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typo/dead link thread
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typo/dead link thread

(1) By anonymous on 2021-11-28 12:45:03 [source]

Let me make a typo thread (because I am currently falling in love with Fossil and reading all its docs)

I will not repost typos already posted on other threads

here is another: dead link(s) in the footer of the interwiki.md page

(2.1) By KIT.james (kjames3411) on 2022-01-10 03:36:13 edited from 2.0 in reply to 1 [link] [source]

information about the makeheaders.html file is outdated in makefile.wiki (& link is dead)

(file has moved from src/ to tools/. I guess that other docs might need some updates)

(4) By Stephan Beal (stephan) on 2022-01-10 05:18:45 in reply to 2.1 [link] [source]

(file has moved from src/ to tools/.

Fixed, thank you.

I guess that other docs might need some updates)

All of the ones grep turned up in www/ are now fixed, but if you find any others (e.g. in wiki pages, which we can't easily grep), please let us know.

(6) By KIT.james (kjames3411) on 2022-01-10 12:40:10 in reply to 4 [link] [source]

Ok thanks. By the way I think the distinction between wikis and docs in Fossil is quite hard to grasp (from a user point of view), although I still do not know enough to make good suggestions.

(8) By Stephan Beal (stephan) on 2022-01-11 00:29:48 in reply to 6 [link] [source]

By the way I think the distinction between wikis and docs in Fossil is quite hard to grasp...

In The Beginning, there was only Wiki, and Wiki was Good. Wiki has several limitations, though, namely that it does not partake in the branching and merging mechanisms. Every version of very wiki page is saved, but they're not "snapshotted" along with the rest of the source tree when a checkin is made. In that sense, wiki pages are in a different "namespace" than the SCM content which is stored as files.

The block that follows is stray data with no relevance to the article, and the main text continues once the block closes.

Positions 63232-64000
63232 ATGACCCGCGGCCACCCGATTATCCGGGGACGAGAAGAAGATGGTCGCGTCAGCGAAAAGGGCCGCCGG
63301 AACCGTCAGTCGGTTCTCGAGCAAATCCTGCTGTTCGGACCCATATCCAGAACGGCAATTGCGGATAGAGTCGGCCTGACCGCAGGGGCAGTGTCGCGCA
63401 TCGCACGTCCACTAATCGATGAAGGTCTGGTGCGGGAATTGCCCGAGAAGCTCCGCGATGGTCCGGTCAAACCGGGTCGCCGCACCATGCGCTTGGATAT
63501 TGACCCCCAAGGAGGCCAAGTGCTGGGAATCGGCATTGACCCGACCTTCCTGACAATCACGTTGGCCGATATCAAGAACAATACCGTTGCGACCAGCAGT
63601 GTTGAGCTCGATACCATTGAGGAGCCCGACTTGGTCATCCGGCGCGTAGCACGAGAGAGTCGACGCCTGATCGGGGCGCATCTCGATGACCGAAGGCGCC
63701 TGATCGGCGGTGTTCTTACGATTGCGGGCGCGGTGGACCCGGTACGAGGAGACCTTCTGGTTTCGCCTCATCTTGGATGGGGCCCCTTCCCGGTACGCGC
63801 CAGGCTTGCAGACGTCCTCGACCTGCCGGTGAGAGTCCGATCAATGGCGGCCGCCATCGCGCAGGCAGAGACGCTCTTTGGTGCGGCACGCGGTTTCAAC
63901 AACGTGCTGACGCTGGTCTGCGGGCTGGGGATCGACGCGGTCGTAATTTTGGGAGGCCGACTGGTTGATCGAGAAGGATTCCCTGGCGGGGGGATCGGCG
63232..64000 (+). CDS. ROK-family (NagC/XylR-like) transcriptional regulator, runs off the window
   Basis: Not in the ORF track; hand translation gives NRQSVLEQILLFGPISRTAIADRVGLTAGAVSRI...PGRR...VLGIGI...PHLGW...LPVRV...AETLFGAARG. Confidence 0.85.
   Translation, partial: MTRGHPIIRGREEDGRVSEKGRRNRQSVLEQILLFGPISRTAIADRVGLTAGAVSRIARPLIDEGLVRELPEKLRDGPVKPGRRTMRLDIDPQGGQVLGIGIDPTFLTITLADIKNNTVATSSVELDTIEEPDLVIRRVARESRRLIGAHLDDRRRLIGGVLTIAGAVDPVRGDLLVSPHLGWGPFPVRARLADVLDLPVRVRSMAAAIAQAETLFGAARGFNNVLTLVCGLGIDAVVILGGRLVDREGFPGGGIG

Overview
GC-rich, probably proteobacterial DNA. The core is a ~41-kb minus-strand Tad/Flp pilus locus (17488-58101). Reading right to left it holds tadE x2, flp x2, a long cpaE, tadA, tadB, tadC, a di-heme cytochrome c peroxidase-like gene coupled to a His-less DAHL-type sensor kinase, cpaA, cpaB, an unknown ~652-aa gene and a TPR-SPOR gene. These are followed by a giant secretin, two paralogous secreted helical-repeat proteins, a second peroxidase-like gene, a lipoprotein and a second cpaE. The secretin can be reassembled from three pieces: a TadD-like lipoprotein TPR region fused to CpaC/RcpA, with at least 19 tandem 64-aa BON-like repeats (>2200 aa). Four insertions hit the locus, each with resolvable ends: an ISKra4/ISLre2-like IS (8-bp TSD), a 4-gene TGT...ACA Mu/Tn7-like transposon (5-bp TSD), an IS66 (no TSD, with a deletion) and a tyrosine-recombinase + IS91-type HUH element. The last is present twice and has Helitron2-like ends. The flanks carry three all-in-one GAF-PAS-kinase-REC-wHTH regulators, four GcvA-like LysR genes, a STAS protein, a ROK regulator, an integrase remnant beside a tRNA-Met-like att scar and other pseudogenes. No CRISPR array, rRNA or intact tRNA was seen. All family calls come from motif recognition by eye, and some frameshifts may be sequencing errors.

"Embedded docs" arrived a couple/few years later and is essentially the marriage of the source tree's SCM mechanisms with wiki-style documentation, the fundamental difference from the wiki being that the docs exist in the filesystem alongside the rest of the SCM'd files.

In this particular project we tend to use embedded docs for almost everything, whereas the wiki tends to be used for a small handful of historical pages like a long-running TODO list and instructions for building release binaries of fossil. Those tendencies vary by project, though. For some, plain old wiki is perfectly adequate.

(9) By KIT.james (kjames3411) on 2022-01-11 12:14:46 in reply to 8 [link] [source]

Thank you very much for this info & lore :)

(10) By Warren Young (wyoung) on 2022-01-11 14:00:00 in reply to 9 [link] [source]

The simple rule of thumb I use is that if you have a document that needs to be versioned along with all the rest of the repo's content, you use embedded docs. If it has an independent lifetime and you always want to see the latest version, then use the wiki.

(11) By KIT.james (kjames3411) on 2022-01-12 13:05:38 in reply to 10 [link] [source]

Very simple indeed. Thank you. (So, would it be like some sort of unversioned file? I will be reading most of the source code soon, but..)